Ahmed, S., Wilson, K., Henriksen Jr, R., & Windwalker Jones, J. (2011). What does it mean to be a culturally-competent counselor?. Journal for Social Action in Counseloring and Psychology, 3(Number 1), doi: ISSN 2159-8142
American Counseling Association. (1995). Code of ethics and standards of practice. Alexandria, VA: Author
American Mental Health Counselors Association. (2000). Code of ethics for mental health counselors. Alexandria, VA: Author.
Cannon, E. P. (2008). Promoting moral reasoning and multicultural competence during internship. Journal of Moral Education, 37(4), 503-518.
Collins, N., & Knowles, A. D. (1995). Adolescents' attitudes towards confidentiality between the school counselor and the adolescent client. Australian Psychologist, 30, 179–182.
Gustafson, K. E., & McNamara, J. R. (1987). Confidentiality with minor clients: Issues and guidelines for therapists. Professional Psychology: Research and Practice, 18, 503–508.
Isaacs, M,L., Stone, C (2001). Confidentiality with minors: mental health counselors' attitudes toward breaching or preserving confidentiality. Journal of Mental Health Counseling; Oct2001, Vol. 23 Issue 4, p342, 15p, 4 Charts
Lawrence, G., & Kurpius, S. E. (2000). Legal and ethical issues involved when counseling minors in nonschool settings. Journal of Counseling and Development, 78, 130–135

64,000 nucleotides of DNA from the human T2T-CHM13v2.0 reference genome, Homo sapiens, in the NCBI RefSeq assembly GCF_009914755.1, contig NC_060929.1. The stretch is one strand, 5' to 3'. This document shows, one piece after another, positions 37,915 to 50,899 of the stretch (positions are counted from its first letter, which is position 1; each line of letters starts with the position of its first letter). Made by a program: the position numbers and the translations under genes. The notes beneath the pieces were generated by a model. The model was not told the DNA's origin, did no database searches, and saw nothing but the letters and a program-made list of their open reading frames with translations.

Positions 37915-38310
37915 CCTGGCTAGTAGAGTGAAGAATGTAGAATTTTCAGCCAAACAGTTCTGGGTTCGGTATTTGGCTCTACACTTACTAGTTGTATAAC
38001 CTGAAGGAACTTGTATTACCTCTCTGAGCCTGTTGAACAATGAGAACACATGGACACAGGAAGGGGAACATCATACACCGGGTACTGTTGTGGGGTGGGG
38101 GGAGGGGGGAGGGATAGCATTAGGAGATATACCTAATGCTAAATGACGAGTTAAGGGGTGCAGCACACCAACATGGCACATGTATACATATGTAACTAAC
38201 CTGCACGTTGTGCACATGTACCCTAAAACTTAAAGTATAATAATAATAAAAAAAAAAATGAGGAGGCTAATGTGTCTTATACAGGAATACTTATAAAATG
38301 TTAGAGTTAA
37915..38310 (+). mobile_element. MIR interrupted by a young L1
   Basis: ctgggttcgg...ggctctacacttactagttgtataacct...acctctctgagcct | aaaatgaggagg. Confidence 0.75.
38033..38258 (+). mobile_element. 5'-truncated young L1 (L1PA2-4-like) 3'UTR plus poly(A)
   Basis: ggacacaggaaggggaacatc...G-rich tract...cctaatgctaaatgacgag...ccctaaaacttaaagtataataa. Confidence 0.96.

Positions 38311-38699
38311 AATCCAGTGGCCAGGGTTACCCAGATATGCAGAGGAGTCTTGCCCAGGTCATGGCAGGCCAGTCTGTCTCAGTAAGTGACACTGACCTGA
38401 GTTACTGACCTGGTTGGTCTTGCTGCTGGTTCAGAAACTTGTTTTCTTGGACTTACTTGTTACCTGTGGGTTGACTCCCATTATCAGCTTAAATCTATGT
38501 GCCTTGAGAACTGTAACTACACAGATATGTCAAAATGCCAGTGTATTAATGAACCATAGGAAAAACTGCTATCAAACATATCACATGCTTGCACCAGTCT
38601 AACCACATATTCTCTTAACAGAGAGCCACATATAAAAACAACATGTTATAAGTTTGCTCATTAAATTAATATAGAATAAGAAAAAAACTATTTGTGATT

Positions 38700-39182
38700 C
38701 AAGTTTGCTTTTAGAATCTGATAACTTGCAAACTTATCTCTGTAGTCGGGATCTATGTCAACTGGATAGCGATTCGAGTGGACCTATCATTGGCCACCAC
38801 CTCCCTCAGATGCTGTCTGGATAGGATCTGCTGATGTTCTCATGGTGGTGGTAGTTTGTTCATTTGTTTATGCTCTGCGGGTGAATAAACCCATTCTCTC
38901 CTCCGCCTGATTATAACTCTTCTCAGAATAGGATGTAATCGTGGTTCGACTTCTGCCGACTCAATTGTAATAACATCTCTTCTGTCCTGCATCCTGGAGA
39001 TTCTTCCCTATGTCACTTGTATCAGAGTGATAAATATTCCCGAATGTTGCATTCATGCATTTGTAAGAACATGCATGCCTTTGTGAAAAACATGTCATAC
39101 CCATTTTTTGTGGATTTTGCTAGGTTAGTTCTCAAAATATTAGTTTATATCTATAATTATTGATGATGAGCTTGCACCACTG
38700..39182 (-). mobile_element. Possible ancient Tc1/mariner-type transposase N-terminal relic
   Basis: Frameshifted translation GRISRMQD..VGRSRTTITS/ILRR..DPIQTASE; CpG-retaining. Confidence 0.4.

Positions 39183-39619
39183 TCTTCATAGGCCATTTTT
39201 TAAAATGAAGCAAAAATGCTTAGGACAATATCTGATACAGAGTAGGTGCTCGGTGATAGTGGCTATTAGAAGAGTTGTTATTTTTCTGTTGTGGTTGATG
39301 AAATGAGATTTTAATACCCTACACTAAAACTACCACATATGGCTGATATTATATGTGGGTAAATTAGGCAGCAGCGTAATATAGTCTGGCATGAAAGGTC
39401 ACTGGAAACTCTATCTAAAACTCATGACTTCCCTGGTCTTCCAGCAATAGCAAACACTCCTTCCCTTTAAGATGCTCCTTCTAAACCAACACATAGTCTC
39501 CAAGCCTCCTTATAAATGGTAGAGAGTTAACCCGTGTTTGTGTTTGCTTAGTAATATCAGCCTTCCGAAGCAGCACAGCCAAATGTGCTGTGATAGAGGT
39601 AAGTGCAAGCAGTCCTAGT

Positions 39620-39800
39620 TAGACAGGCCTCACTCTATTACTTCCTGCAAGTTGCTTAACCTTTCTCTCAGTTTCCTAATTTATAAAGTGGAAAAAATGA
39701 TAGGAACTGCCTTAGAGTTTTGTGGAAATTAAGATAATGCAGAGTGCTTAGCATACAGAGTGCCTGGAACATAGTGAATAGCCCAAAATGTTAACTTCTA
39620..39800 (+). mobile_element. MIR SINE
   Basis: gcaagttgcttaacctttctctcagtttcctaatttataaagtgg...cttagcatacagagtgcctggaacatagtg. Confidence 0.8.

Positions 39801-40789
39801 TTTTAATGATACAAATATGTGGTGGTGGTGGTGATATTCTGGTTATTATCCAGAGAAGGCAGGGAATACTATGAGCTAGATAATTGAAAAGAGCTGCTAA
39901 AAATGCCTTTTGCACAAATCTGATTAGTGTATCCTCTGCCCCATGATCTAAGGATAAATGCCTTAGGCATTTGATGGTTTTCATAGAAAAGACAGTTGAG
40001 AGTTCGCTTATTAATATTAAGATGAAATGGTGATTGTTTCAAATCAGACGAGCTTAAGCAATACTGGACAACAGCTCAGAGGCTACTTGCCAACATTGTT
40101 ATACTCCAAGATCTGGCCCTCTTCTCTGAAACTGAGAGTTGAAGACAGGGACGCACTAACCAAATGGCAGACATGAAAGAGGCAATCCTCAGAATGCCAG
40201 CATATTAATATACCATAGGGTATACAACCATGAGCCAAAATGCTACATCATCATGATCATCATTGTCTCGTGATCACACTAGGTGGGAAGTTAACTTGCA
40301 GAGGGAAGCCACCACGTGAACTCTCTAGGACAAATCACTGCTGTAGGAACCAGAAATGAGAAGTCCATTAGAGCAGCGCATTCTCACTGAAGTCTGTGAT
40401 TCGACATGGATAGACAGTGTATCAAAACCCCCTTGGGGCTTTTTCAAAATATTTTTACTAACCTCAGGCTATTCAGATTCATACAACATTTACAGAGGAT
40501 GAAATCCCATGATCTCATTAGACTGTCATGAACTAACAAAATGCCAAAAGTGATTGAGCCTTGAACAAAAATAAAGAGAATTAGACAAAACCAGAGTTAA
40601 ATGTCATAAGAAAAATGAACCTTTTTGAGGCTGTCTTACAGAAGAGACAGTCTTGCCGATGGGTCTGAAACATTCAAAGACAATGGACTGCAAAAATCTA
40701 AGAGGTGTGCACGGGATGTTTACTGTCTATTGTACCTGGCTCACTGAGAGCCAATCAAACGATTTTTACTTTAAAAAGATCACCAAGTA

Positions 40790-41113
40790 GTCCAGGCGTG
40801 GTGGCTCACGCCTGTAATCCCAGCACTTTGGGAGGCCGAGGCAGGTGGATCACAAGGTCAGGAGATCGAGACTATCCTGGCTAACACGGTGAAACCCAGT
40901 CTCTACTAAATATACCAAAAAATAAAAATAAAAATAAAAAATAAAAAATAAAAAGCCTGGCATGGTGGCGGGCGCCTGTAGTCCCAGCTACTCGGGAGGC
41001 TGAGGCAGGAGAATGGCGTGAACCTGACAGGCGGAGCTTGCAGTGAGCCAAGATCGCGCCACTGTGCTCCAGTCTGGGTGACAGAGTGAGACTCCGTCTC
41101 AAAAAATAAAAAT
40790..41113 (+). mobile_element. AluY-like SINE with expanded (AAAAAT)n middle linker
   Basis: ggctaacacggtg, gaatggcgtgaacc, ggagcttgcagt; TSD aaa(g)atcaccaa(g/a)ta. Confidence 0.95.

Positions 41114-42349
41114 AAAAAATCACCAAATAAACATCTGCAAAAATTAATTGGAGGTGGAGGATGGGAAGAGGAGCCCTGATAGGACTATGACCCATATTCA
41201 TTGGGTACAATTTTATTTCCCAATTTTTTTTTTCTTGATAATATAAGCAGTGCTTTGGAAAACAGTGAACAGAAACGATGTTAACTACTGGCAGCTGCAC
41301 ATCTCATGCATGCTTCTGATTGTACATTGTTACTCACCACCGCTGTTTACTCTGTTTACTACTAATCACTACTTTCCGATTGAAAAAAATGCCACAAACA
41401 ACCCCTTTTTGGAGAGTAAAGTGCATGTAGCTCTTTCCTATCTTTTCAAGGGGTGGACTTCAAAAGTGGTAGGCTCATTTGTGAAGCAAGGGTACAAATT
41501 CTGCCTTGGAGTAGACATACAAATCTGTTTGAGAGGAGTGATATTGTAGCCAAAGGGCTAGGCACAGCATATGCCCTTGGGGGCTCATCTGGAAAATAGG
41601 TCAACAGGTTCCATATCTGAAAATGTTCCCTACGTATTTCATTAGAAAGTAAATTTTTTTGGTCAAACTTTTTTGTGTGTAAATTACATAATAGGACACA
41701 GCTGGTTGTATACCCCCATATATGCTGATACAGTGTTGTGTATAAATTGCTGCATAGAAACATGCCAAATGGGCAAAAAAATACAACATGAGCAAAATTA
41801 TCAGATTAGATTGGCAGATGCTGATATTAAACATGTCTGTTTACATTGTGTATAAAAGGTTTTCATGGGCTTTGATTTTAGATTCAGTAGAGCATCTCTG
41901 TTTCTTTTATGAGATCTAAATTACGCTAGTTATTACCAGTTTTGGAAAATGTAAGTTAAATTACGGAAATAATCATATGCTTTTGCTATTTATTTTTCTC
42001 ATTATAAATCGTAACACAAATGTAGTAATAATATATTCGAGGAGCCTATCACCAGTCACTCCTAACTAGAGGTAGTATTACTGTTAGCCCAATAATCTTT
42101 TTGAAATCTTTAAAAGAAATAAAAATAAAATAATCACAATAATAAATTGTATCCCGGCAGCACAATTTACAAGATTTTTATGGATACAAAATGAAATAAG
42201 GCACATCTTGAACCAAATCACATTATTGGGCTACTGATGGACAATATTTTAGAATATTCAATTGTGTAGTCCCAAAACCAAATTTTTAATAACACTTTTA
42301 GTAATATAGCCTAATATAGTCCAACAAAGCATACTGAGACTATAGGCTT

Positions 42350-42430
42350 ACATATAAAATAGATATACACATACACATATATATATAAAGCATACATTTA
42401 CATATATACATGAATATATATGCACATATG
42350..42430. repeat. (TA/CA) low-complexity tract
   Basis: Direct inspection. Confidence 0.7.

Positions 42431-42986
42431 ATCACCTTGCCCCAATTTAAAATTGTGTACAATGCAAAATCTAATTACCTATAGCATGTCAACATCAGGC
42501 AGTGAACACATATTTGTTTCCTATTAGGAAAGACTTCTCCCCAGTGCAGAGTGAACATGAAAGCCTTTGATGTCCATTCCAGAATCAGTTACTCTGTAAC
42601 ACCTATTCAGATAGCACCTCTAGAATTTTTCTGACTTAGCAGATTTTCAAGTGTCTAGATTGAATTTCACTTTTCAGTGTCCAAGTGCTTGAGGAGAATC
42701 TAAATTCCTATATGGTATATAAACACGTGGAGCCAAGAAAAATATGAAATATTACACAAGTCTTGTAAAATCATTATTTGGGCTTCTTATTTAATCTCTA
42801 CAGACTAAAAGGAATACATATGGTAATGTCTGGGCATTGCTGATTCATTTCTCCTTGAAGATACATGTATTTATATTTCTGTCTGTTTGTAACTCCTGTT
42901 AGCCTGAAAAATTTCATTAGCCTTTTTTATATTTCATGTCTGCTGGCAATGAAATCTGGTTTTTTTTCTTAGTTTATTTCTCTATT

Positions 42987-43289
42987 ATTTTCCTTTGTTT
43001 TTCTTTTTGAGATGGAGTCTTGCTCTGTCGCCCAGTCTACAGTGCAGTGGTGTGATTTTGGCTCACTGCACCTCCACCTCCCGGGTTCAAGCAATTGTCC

Levick, M. (2000). Privacy rights of minors. In F. W Kaslow (Ed.), Handbook of couple and family forensics: A source book for mental health any legal professionals (pp. 105–119). New York, NY: John Wiley.
Messenger, C., & McGuire, J. (1981). The child's conception of confidentiality in the therapeutic relationship. Psychotherapy: Theory, Research and Practice, 18, 123–130.
Rubanowitz, D. E. (1987). Public attitudes toward psychotherapist-client. Professional Pychology: Research and Practice, 18, 613–618

Van Hoose, W.H. & Paradise, L.V. (1979). Ethics in counseling and psychotherapy:
Perspectives in issues and decision-making. Cranston, RI: Carroll Press.

Swenson, L. C. (1997). Psychology and law for the helping professions (2nd ed.). Pacific Grove, CA: Brooks-Cole.
VandeCreek, L., Miars, R. D., & Herzog, C. E. (1987). Client anticipations and preferences for confidentiality of records. Journal of Counseling Psychology, 34, 62-67